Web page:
On the eve of the Reserve Bank of India’s quarterly review of monetary policy, there was hardly any doubt that its concerns would remain focused on inflation. On Monday, a day before the review, the central bank reiterated the point that inflation remains sticky, with strong upside risks even at a time of sharp deceleration in the economy. More than at any time in the recent past, expectations from the financial markets for a rate cut were muted. Therefore, the decision to hold on to the policy rates and the cash reserve ratio while lowering the statutory liquidity ratio by one percentage point to 23 per cent was entirely on expected lines. The SLR reduction will augment liquidity and enable a more orderly monetary transmission. By far a bigger message is conveyed by the inaction on interest rates. The quintessential growth versus inflation debate has for the time being been settled in favour of price stability, without of course ignoring growth concerns. The RBI has more than once pointed out that inflation is inimical to growth; that low and stable inflation is an essential pre-condition for securing medium term growth; while monetary tightening has resulted in some sacrifice of growth in the short-term, in the medium-term, there is no trade off between growth and inflation control.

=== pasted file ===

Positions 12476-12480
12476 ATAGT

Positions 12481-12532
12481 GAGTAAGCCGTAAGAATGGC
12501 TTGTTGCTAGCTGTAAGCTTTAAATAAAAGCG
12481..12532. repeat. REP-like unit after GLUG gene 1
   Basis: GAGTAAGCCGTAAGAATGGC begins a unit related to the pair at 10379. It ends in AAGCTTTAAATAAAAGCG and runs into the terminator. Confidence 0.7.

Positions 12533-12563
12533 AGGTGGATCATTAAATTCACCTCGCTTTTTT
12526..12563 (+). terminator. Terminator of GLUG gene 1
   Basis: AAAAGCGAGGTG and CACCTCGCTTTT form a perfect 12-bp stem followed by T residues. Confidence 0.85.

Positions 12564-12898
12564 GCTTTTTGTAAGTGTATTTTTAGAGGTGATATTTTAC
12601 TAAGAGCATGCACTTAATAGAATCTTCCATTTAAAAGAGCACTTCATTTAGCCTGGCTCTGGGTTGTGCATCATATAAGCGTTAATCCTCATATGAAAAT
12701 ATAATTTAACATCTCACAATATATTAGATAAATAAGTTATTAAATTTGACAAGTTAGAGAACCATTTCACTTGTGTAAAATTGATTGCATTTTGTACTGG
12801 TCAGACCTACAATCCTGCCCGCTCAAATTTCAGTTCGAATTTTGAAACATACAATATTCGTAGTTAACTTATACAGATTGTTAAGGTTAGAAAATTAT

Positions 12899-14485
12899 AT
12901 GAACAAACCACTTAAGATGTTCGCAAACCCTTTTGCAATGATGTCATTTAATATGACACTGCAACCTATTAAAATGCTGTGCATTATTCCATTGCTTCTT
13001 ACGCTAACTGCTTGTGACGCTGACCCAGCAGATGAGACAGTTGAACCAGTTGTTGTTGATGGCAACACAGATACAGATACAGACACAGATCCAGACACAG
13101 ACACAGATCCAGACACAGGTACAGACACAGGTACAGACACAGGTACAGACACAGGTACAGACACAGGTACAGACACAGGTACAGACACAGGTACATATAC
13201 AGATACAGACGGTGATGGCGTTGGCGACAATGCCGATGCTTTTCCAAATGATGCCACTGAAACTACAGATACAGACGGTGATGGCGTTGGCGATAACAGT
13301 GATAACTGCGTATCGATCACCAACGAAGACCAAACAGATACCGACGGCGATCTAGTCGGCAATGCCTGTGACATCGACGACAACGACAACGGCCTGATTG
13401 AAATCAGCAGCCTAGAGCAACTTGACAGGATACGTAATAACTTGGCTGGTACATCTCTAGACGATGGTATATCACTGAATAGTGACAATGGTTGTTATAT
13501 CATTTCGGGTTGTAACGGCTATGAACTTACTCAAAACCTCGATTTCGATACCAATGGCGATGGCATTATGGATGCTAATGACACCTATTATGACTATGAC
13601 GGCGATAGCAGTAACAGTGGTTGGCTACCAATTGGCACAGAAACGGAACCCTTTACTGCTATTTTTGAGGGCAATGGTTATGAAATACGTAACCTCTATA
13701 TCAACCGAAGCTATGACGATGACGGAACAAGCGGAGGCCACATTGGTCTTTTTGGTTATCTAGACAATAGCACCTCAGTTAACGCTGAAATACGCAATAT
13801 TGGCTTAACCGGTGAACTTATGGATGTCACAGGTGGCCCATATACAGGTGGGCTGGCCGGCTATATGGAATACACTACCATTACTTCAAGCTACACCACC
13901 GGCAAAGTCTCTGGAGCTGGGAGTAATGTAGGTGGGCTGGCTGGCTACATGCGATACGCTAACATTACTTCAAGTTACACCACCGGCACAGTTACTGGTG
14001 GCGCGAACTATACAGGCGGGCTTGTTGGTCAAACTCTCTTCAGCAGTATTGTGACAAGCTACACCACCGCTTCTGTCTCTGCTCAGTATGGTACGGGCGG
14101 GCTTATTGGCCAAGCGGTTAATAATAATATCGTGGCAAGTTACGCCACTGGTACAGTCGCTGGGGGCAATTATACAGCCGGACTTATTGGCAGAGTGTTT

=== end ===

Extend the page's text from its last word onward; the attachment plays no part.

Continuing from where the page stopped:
Slowdown concerns were very much in the RBI’s view when it frontloaded the policy rate reduction in April with a 50 basis points cut. However, since then, adverse developments impacting on both growth and inflation at home and abroad have made the RBI pause. Investors and policymakers alike closely watch the central bank’s projections of growth and inflation. The growth forecast for 2012-13 has been revised downwards from 7.3 per cent to 6.5 while the baseline projection for WPI inflation for March 2013 has been hiked to 7 per cent from 6.5. But there may be more gloom around the corner. External risks to the outlook for the Indian economy are intensifying. The festering euro area’s problems have increased risk aversion, financial market volatility and perverse capital flows. Weather related adversities in several parts of the world and the uncertain outlook for food and commodity prices, especially petroleum, have adverse implications for domestic growth and inflation. The deficient monsoon will exacerbate the already high food inflation. Failure to narrow the twin deficits — fiscal and current account — with appropriate policy actions threatens both macroeconomic and growth stability. Through its actions, the RBI hopes to anchor inflation expectations while maintaining enough liquidity to facilitate the smooth flow of credit to productive sectors.

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